A divided FCC has voted to impose a $2.88 million forfeiture on a robocaller. Republican Michael O'Rielly dissented from the decision.
The fine was for robocalls to wireless phones without express prior consent and was imposed on Dialing Services LLC, which the FCC found had made over 4.7 million nonemergency calls without prior consent.
The FCC initially proposed a $2.9 million fine against the company in 2014, but the company identified four instances where the calls were not a violation of the Telephone Consumer Protection Act, so the FCC reduced the figure in the final forfeiture order votedThursday.
O'Rielly outlined some of his problems. He said the FCC was punishing a technology and its operator rather than the companies directly making the illegal robocalls. He called it a far stretch of the law, which he likened to suing gun manufacturers for horrible acts.
He said the TCPA applies to actual callers, not the technology. He also said the FCC's new test for who is actually responsible for an illegal robocall is wanting in various respects.
FCC chairman Ajit Pai has made it clear that illegal robocallers are in the FCC's sights, but O'Rielly has suggested that the FCC is using too broad a brush and not sufficiently recognizing the benefits of some types of robocalls. He asked whether the goal was compliance or enforcement victories.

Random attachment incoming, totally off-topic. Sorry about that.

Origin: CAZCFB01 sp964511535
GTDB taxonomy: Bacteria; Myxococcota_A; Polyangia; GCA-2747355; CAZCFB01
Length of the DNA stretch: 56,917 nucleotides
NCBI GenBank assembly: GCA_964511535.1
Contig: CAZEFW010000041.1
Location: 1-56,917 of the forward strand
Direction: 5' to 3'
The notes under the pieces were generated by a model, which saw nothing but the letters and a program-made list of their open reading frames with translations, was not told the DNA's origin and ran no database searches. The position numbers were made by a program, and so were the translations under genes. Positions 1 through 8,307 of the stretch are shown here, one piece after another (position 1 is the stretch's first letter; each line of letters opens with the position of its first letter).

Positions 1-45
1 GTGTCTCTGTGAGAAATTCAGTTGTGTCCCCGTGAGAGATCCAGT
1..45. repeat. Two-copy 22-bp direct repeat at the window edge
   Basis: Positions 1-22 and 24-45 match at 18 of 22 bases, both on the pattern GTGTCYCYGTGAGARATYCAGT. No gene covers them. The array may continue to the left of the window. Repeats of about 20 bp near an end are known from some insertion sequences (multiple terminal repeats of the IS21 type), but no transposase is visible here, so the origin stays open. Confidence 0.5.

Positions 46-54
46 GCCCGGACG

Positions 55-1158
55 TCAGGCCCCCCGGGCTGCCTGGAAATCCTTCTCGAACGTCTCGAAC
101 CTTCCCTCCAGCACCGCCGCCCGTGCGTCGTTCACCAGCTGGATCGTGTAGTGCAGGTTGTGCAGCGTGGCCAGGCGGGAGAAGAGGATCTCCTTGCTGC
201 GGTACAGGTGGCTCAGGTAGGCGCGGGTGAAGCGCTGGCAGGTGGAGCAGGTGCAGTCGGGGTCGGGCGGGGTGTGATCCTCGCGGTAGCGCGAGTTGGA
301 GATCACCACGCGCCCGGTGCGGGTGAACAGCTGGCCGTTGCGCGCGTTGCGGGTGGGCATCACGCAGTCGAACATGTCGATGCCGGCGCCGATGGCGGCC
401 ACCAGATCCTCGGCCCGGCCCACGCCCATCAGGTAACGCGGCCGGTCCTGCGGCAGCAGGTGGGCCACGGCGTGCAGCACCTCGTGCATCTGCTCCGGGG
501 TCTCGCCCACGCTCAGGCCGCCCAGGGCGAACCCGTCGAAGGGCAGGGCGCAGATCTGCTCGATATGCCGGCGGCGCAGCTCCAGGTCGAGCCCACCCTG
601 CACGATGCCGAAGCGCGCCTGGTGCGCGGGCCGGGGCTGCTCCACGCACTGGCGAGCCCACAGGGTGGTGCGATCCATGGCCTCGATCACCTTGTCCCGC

He said he was worried about the chilling precedential impact of the decision on other tech platforms.
Pai said consumers are a top priority and the fine is meant to further that goal. He said the company was not the unwitting conduit, as it claimed to be, and directly helps clients conceal their real intentions in the calls. He said they are not a merely passive actor.
He said it may be the latest effort to stop the "scourge" of robocalls but would not be the last.
Last month, the FCC proposed an almost $120 million fine against a robocaller.